Aperture/Shutter Speed

Discussion in 'Beyond the Basics' started by gender bombs, Nov 9, 2005.

  1. gender bombs

    gender bombs TPF Noob!

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    Okay, well, to start off, let's just say setting the aperture and shutter speed has been a big problem for my photos. Sometimes, a lot of my photos come out dark. So I was just curious, which fstop should I use in a certain situation along with a certain shutter speed. I have a basic idea, but I always get caught up in this before I take my photo. I want it to be a simple step for me. So what Im looking for is: What fstop to use in (ie:sunny weather, dusk, dawn, cloudy weather, indoors, nighttime) that kind of stuff. I need to learn how to take clear, bright photos without having to use a flash. I appreciate it to anyone who replies. Thanks so much.
     
  2. Marctwo

    Marctwo TPF Noob!

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    What camera are you using?
    Are you using it on manual setting or one of the automatic exposure settings (P/AV/TV)?
    Have you read the manual?
    Can you post an example photo?
     
  3. Big Mike

    Big Mike I am Big, I am Mike Staff Member Supporting Member

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    That's kind of like asking what clothes you should wear...it depends on things like the temperature and what you want to look like.

    Your settings depend upon how much light there is and what you are trying to accomplish.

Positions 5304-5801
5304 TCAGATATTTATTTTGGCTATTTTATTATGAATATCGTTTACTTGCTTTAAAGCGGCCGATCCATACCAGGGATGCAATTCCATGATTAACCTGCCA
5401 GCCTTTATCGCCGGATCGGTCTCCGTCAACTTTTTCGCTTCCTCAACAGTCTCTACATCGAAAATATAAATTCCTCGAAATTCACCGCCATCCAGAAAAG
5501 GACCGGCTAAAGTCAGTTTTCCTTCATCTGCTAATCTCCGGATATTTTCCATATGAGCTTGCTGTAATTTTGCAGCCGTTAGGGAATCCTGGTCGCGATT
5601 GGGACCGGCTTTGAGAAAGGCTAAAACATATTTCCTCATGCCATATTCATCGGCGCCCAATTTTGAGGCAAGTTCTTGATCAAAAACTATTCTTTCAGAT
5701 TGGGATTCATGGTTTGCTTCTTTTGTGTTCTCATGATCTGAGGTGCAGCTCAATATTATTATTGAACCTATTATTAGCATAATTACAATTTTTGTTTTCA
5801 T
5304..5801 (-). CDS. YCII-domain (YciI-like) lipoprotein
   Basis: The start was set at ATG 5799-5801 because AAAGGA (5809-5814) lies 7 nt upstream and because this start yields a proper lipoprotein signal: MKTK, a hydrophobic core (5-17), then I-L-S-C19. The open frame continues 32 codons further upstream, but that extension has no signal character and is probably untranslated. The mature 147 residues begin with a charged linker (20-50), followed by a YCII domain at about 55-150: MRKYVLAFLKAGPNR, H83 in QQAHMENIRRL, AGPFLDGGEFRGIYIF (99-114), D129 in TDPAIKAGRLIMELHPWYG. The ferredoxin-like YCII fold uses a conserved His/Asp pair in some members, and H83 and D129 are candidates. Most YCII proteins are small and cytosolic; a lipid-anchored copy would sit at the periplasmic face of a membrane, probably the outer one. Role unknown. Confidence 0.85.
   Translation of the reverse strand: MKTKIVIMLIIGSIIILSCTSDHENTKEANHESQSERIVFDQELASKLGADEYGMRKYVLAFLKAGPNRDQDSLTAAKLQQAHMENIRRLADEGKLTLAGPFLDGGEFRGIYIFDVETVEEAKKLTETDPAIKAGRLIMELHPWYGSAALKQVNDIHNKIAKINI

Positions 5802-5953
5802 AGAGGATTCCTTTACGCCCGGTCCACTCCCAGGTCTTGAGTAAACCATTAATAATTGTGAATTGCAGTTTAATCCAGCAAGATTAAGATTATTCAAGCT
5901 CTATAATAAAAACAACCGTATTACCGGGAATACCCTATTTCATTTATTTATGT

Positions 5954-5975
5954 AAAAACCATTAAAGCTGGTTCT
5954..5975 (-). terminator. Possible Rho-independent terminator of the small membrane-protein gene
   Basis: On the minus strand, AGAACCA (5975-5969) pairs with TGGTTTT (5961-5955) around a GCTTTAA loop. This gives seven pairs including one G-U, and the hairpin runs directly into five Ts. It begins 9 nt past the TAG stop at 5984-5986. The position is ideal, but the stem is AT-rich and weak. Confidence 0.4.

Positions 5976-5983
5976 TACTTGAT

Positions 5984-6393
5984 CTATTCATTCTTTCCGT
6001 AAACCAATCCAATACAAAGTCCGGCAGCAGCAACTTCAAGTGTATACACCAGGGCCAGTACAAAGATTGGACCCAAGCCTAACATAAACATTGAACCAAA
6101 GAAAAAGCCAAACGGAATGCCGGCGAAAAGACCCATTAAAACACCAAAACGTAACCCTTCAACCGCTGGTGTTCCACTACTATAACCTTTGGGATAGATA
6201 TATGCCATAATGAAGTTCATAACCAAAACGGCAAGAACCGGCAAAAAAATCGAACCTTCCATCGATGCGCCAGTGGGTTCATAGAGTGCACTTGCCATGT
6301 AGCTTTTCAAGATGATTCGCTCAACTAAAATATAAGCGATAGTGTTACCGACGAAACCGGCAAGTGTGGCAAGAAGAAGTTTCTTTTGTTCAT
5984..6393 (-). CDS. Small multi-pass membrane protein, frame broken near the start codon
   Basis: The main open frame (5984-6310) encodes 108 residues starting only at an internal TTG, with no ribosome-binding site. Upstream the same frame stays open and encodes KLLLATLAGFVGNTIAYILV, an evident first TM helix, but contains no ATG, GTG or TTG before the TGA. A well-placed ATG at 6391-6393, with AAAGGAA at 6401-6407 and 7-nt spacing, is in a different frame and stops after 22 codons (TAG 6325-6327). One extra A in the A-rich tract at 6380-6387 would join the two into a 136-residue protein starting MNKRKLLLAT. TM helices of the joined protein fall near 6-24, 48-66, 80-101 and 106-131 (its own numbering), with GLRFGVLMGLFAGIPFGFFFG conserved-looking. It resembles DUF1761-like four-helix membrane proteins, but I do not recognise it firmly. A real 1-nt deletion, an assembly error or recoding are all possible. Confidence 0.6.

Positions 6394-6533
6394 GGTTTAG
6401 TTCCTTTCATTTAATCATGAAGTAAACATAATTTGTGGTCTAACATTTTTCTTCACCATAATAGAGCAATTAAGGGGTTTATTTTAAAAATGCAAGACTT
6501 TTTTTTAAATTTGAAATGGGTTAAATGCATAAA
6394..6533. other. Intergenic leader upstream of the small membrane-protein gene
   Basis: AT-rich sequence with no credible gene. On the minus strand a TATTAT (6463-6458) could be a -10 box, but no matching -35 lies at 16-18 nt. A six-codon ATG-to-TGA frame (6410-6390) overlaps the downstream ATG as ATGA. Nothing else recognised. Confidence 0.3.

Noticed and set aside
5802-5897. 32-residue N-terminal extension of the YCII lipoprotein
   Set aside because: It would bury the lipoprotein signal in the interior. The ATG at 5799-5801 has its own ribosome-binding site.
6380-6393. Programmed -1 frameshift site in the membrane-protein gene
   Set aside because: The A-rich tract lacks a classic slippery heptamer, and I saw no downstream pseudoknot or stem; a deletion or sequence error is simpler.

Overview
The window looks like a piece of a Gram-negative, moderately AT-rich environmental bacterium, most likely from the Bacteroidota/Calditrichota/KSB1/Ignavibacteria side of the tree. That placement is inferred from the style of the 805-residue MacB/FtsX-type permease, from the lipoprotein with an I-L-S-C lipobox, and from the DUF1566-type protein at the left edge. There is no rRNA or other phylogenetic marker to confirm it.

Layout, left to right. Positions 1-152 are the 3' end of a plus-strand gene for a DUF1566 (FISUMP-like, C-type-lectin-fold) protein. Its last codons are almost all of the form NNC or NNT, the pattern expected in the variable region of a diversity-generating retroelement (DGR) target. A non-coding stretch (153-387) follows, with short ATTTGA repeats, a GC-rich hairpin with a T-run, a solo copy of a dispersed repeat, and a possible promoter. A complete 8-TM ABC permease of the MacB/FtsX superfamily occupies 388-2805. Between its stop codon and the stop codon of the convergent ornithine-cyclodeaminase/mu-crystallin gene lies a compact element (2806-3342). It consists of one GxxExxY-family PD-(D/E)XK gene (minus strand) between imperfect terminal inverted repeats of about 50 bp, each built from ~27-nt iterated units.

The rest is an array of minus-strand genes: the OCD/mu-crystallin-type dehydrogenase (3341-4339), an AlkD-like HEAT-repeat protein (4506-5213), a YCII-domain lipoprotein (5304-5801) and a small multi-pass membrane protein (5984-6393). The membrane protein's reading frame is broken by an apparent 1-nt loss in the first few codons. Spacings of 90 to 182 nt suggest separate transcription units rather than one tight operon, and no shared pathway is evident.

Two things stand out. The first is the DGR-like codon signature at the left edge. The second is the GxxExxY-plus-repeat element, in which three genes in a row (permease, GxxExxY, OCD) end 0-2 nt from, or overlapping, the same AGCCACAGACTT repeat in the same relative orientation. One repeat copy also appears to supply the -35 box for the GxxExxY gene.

What camera are you using? Does it have a built-in light meter? (In an auto mode, does it give you an aperture and shutter speed when you press the button?) If so, there is your starting point. If not, get a light meter.

    You can change you settings, but if you change one without changing the other...your exposure will vary from the neutral exposure that the meter is calibrated for...that's when you end up with too dark or too light.

    So why would you change the settings? You would change the aperture to adjust the depth of field. Bigger aperture (smaller F number) means a shallower DOF....smaller aperture means deeper DOF.

    You would change the shutter speed to freeze motion (by the subject or the camera)...fast shutter speed. Or to allow motion blur with a slow shutter speed.

    So if you want to freeze motion with a faster shutter speed...you have to compensate with a wider aperture. If you want to have a deep DOF (small aperture) you have to compensate with a slow shutter (and possibly a tripod to eliminate camera shake)....but the starting point all comes down to the meter reading...and not usually a guess or a rule for certain situations.
     
  4. Hertz van Rental

    Hertz van Rental TPF Noob!

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  5. gender bombs

    gender bombs TPF Noob!

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    Thanks.
     
  6. santino

    santino TPF Noob!

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